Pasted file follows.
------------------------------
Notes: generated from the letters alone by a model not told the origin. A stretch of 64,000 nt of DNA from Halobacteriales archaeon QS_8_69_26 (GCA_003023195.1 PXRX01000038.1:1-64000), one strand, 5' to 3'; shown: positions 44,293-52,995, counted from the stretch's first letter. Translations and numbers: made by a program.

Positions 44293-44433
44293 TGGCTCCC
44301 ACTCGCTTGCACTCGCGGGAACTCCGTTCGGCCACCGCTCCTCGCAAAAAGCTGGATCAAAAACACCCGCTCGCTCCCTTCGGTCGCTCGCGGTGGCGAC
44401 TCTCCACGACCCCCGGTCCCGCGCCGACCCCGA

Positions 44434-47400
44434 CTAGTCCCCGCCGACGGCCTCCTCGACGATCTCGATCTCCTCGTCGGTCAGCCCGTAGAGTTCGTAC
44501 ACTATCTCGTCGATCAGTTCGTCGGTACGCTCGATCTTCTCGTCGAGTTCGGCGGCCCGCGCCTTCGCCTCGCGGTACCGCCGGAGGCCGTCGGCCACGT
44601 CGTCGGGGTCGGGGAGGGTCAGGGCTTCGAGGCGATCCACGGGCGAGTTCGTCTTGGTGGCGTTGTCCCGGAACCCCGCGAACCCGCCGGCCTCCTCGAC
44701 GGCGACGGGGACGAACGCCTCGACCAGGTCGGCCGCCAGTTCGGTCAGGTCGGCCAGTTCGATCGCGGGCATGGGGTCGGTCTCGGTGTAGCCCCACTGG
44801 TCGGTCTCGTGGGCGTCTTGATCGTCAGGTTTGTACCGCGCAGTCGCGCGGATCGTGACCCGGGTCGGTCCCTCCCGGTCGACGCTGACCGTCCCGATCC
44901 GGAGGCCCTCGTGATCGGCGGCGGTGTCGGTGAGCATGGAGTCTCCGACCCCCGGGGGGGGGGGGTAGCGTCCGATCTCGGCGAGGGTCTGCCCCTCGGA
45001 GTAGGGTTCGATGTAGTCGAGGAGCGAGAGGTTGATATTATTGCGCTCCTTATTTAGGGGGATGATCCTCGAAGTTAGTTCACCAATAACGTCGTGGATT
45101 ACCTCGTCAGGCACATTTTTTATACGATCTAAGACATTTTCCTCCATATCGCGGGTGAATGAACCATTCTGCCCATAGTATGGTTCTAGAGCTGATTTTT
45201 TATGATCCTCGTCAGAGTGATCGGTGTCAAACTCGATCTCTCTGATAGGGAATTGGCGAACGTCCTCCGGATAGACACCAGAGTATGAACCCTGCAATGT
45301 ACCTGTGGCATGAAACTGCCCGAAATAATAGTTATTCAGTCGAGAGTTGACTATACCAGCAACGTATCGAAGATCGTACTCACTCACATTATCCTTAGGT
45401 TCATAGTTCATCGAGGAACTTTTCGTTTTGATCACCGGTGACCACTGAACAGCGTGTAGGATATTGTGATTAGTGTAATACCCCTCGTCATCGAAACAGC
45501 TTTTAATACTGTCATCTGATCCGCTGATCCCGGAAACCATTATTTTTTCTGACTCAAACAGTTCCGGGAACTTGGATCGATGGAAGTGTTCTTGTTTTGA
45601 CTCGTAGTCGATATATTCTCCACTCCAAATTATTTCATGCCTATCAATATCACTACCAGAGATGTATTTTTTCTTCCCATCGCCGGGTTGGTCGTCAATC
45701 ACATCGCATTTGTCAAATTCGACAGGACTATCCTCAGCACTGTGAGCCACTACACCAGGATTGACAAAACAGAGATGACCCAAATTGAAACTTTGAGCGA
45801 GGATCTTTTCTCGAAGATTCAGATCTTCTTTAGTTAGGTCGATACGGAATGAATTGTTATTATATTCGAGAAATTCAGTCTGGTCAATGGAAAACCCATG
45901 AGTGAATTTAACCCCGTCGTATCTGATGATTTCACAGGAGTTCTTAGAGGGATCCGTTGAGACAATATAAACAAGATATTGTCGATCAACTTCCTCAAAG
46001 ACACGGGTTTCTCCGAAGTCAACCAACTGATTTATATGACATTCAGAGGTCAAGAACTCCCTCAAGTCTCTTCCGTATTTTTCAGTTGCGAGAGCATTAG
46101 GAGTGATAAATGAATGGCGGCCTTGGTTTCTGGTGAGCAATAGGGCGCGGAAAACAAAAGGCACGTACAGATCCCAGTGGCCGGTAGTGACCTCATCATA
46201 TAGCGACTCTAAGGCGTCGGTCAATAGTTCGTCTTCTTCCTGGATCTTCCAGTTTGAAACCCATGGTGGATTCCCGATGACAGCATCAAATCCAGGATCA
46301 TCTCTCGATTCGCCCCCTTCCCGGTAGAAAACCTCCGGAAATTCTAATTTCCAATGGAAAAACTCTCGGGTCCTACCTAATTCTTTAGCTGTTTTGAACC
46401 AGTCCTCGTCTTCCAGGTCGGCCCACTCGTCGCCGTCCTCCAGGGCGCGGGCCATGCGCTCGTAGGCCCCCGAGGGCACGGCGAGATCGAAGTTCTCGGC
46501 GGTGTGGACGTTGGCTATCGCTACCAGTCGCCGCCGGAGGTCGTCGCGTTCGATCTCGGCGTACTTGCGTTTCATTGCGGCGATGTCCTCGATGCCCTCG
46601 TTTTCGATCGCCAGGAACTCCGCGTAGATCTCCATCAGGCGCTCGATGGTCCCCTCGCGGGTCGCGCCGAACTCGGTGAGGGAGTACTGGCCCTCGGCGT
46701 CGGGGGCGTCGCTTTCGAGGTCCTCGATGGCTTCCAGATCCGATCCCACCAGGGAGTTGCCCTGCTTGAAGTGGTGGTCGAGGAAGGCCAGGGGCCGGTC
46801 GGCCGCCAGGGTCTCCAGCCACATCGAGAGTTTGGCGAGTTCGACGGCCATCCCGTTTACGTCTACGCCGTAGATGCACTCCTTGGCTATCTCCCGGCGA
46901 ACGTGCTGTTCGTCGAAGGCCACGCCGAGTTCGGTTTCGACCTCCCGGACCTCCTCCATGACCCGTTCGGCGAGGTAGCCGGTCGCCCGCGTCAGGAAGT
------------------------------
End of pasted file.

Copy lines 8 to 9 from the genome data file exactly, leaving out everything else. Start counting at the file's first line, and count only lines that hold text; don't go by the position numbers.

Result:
44501 ACTATCTCGTCGATCAGTTCGTCGGTACGCTCGATCTTCTCGTCGAGTTCGGCGGCCCGCGCCTTCGCCTCGCGGTACCGCCGGAGGCCGTCGGCCACGT
44601 CGTCGGGGTCGGGGAGGGTCAGGGCTTCGAGGCGATCCACGGGCGAGTTCGTCTTGGTGGCGTTGTCCCGGAACCCCGCGAACCCGCCGGCCTCCTCGAC